Is IQWiG's 15% Threshold Universally Applicable in Assessing the Clinical Relevance of Patient-Reported Outcomes Changes?

Published Aug 2022


Schlichting M, Hennig M, Rudell K , et al. Is IQWiG's 15% threshold universally applicable in assessing the clinical relevance of patient-reported outcomes changes? An ISPOR Special Interest Group Report. Value Health. 2022; 25(9):1463–1468.


This article discusses a recent methodological change to assess the additional benefit of drug intervention by the German Federal Joint Committee (Gemeinsamer Bundesausschuss), a key stakeholder in EUnetHTA21 (European Network for Health Technology Assessment joint consortium for future EU HTA regulation), methodological workstream. The German Federal Joint Committee (Gemeinsamer Bundesausschuss) set a universal individual response threshold at ≥ 15% of the scale range of the measurement instrument, for all patient-reported outcomes, to achieve an additional benefit rating for a given pharmaceutical intervention. This approach is originally based on a corresponding recommendation from the Institute for Quality and Efficiency in Health Care (IQWIG).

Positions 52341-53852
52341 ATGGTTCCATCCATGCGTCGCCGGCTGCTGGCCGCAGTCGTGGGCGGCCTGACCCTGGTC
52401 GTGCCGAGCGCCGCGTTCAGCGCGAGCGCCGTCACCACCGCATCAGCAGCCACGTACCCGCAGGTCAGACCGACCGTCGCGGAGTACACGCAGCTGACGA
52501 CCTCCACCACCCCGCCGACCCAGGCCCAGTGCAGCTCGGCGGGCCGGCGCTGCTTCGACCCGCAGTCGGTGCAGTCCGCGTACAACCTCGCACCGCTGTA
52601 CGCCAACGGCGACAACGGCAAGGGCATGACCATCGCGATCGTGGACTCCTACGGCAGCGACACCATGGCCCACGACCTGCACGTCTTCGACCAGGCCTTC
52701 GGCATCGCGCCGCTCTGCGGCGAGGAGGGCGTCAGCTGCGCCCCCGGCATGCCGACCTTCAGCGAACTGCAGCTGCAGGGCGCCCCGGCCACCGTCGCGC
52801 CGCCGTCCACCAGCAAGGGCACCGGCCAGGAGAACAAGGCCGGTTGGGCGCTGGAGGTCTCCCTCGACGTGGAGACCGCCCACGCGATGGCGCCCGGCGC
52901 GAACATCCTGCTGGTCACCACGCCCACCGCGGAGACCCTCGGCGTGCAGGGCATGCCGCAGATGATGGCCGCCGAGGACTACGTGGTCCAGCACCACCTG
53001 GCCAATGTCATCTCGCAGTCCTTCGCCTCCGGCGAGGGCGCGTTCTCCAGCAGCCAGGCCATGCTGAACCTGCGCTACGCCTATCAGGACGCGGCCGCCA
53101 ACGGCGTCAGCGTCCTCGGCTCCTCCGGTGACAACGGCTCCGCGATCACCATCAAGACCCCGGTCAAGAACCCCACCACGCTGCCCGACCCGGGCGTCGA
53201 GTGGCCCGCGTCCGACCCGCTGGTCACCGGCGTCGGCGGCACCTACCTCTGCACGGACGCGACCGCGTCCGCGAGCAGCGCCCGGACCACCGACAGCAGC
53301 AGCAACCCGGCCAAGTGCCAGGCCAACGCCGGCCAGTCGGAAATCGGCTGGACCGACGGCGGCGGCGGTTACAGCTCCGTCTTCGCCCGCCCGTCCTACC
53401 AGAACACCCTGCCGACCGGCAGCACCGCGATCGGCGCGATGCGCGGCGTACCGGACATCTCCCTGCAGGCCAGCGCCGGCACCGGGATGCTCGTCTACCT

The merits of this approach are reviewed from various perspectives, including the evidence basis, statistical and psychometric considerations, and regulatory perspectives by the ISPOR Clinical Outcomes Assessment Special Interest Group’s multi- stakeholder group of authors (academia, contract research organizations, and industry). Particular focus is placed on the patient perspective within the Institute for Quality and Efficiency in Health Care approach.

The article development incorporated feedback from ISPOR members during well-attended ISPOR US and European conference presentations and 2 formal rounds of written review. The authors concluded that the ≥ 15% response threshold is incongruent with previously defined and scientifically established thresholds and is not well-suited for universal implementation. Further scientific evidence and discussion among all stakeholders are needed, especially should this universal rule be considered in the context of future joint clinical assessments of health technologies in the European Union scheduled from 2025 onward.

Keywords: clinical relevance, health technology assessment, Institute for Quality and Efficiency in Health Care methods, minimal important difference, patient-reported outcomes, IQWiG.

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